In a time of threat, or potential invasion by Syria and Israel, the idea of the nations flowing up this rather small ‘mountain of the Lord’ might seem to be quite horrifying. The people of Jerusalem could rightly be afraid of this mass of foreigners streaming up. But what are the nations saying?

Come, let us go up to the mountain of the Lord,
to the house of the God of Jacob;
that he may teach us his ways
and that we may walk in his paths. (Isaiah 2.3)

God’s paths are peace. In Isaiah’s vision, the nations want to live in peace. 

‘How long, O Lord?’ say so many prophets. How long, indeed, before the nations of the world desire peace? 

I was sent an email during the week, and a thank you to the person who sent it:

A journalist heard about a very old Jewish man who had been going to the Western Wall in Jerusalem to pray, twice a day, every day, for a long, long  time.

She went to check it out. She went to the Western Wall and there he was, walking slowly up to the holy site.

She watched him praying for about 45 minutes. He turned to leave, using a cane and moving very slowly. She approached him for an interview.

‘Pardon me, sir, I’m Rebecca Smith from ABC. What’s your name?’

‘Morris Feinberg,’ he replied.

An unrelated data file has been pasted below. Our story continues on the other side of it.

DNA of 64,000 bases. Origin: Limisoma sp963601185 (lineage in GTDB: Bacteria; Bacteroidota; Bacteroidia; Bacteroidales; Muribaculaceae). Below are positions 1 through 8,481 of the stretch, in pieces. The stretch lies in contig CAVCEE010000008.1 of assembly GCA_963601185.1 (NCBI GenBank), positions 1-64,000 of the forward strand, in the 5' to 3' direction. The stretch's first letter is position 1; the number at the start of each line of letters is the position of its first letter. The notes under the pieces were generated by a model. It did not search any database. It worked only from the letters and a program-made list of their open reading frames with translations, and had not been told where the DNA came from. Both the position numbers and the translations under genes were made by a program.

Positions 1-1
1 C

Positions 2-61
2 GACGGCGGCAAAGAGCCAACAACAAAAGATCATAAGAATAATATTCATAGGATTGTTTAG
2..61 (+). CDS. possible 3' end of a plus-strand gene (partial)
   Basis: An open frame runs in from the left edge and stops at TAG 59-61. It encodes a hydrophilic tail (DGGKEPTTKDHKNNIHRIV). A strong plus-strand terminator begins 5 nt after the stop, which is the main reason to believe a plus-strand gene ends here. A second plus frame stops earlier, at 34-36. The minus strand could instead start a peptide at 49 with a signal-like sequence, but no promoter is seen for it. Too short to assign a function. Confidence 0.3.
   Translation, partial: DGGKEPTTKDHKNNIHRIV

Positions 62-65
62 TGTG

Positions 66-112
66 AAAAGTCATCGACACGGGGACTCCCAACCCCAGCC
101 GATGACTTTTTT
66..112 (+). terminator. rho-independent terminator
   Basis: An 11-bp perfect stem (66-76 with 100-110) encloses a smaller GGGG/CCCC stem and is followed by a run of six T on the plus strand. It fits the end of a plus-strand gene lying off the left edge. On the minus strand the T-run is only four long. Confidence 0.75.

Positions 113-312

‘Sir, how long have you been coming to the Western Wall and praying?’ 

‘For about 60 years.’

’60 years! That’s amazing! What do you pray for?’

‘I pray for peace between Christians, Jews, and Muslims.

‘I pray for all the wars and all the hatred to stop.

‘I pray for all our children to grow up safely as responsible adults and to love their neighbour.

‘I pray that politicians tell us the truth and put the interests of the people ahead of their own interests.

I pray that everyone will be happy.’

The reporter asked, ‘How do you feel after doing this for 60 years?’

‘Like I’m talking to a brick wall!’

How long, O Lord? We just don’t know. Jesus says,

But about that day and hour no one knows, neither the angels of heaven, nor the Son, but only the Father. (Matthew 24.36)

We can’t guess exactly when God’s peace may come to the earth. We can trust that peace is God’s will.

Like the Jewish man at the Western Wall in Jerusalem, we can turn up. We talk about being faithful; a big part of being faithful is just showing up. However long it takes. 

West End Uniting can be a fellowship of reconciliation who finds ways to witness for peace for all people. Shall we do that? 

In the name of Christ. Amen.

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Filed under Advent, Church & world, RCL, sermon